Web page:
When disaster becomes mundane

Author Tom Fowler

Stop me if you heard this one: A train carrying a load of crude derails and bursts into flames.

Stop me if you heard this one: A train carrying a load of crude derails and bursts into flames.

It’s a story line that’s sadly become routine of late, although images of smoke and flames leaping skyward are enticing fodder for network television news. The BNSF derailment near Heimdal, North Dakota last week was the 5th so far this year and the 12th since the deadly Lac Megantic accident in July 2013 killed 47 in Quebec. 

Market reaction was negligible – it was just one unit train, 107 tanks cars of crude delayed in a market already flush with oil. Other trains were quickly rerouted around the site.

And with US regulators having unveiled new crude by rail safety rules just a week prior, few are cringing, waiting for a heavier regulatory reaction from Washington. Instead the American Petroleum Institute led the backlash against the rules, telling an appeals court the timeline for implementation was too short.

Yet despite the new rules, the prospects for an end to the accidents don’t appear to be any closer.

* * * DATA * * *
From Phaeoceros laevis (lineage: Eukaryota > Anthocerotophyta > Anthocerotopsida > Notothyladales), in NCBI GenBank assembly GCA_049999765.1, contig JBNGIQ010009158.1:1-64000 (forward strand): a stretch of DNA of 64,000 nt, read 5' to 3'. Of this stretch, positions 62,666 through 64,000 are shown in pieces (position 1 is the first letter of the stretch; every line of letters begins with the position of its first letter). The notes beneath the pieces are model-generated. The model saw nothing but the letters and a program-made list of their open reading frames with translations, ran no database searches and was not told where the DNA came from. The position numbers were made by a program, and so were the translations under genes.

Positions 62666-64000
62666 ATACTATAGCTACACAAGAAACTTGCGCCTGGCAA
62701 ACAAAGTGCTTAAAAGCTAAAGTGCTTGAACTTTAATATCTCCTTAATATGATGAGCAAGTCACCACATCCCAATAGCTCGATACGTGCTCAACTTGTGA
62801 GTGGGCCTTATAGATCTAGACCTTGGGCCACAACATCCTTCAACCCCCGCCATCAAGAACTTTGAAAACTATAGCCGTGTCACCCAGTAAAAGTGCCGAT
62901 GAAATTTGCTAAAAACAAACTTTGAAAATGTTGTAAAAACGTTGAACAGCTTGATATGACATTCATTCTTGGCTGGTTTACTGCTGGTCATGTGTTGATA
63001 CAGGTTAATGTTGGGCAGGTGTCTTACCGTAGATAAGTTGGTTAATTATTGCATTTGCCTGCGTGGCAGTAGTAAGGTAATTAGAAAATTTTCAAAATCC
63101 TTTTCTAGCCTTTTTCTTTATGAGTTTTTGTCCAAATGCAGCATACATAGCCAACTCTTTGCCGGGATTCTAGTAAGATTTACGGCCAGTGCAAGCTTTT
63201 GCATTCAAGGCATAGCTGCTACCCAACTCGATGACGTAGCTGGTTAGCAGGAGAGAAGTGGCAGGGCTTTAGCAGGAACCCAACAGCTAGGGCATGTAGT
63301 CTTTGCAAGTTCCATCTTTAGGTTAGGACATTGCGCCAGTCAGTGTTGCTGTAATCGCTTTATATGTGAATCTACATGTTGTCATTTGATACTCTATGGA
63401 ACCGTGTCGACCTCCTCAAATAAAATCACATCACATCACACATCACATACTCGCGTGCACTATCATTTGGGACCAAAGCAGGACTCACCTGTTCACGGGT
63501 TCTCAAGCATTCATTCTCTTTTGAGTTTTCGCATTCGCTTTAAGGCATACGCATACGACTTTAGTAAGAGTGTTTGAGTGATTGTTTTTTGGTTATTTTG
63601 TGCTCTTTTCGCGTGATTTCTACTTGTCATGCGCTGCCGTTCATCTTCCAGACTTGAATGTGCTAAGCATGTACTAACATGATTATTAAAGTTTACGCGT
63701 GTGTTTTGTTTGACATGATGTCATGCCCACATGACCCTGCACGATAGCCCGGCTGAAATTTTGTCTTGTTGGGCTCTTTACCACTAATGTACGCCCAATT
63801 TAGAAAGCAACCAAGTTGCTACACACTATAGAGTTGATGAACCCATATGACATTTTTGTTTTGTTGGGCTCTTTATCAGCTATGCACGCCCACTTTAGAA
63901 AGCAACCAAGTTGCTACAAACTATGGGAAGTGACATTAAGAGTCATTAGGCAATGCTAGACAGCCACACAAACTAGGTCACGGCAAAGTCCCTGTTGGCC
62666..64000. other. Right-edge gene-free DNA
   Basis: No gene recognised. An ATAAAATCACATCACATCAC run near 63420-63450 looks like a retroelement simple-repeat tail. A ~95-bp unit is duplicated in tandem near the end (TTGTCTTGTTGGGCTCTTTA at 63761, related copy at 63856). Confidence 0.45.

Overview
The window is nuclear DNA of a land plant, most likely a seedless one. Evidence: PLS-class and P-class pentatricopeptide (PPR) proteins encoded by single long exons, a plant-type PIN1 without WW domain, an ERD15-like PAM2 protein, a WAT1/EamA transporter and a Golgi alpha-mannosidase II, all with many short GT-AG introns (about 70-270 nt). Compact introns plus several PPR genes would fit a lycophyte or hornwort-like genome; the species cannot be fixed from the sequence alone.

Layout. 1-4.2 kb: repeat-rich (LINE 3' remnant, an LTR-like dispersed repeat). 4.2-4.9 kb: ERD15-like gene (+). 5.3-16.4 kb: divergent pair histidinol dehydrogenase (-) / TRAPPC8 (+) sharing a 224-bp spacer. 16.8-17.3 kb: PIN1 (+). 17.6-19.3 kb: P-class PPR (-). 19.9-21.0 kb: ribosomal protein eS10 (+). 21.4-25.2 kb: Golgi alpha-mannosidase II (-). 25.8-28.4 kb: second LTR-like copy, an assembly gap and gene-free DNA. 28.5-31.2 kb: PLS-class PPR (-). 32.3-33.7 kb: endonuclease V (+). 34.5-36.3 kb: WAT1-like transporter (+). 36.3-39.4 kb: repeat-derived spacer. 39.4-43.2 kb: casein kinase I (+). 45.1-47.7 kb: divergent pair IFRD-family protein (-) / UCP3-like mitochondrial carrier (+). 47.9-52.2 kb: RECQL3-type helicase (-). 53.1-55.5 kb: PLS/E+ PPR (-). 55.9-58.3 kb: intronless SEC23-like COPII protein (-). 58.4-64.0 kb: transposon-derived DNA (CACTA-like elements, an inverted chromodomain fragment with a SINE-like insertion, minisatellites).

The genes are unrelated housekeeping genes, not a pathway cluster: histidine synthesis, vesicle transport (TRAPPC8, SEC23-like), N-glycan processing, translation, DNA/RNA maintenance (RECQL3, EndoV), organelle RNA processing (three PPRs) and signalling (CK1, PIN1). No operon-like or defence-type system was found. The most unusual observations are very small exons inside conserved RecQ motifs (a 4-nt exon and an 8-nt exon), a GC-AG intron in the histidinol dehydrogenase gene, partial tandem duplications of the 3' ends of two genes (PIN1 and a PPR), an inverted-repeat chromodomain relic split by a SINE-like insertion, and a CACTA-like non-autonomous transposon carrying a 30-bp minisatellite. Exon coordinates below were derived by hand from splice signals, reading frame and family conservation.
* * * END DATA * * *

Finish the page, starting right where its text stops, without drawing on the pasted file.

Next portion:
The volume of crude moving by rail may have peaked late last year – the top seven North American rail carriers reported 242,149 total carloads of crude moved in the third quarter 2014 according to Argus data, before taking a slight dip to 241,509 carloads in the fourth quarter.

But US crude production is expected to keep growing to hit a new record this year, despite the drop-off in new drilling in response to a collapse in crude prices. Even in North Dakota, where much of the railed crude originates, crude production defied expectations and grew about 1pc to 1.19mn b/d in March. It’s expected to increase even more by June when price-related tax breaks go into effect.

New North Dakota state rules aimed at addressing what was believed to be a factor in explosive derailments – high Reid vapor pressure (RVP) measurements for Bakken crude — don’t appear to have had much impact either. The RVP for the crude involved in last week’s accident was 10.8psi RVP, well under the state’s new 13.7psi standard.

The new federal regulations unveiled this month attempt to address crude volatility using a different measurement than RVP — the initial boiling point of the crude — by requiring crudes with lower boiling points to be transported in more durable tank cars. But with or without legal challenges, those new rules are several years away from taking effect.

So until then, it may be more of the same, unless the true root cause of the derailments is determined.

For more information, please contact OilBlog@argusmedia.com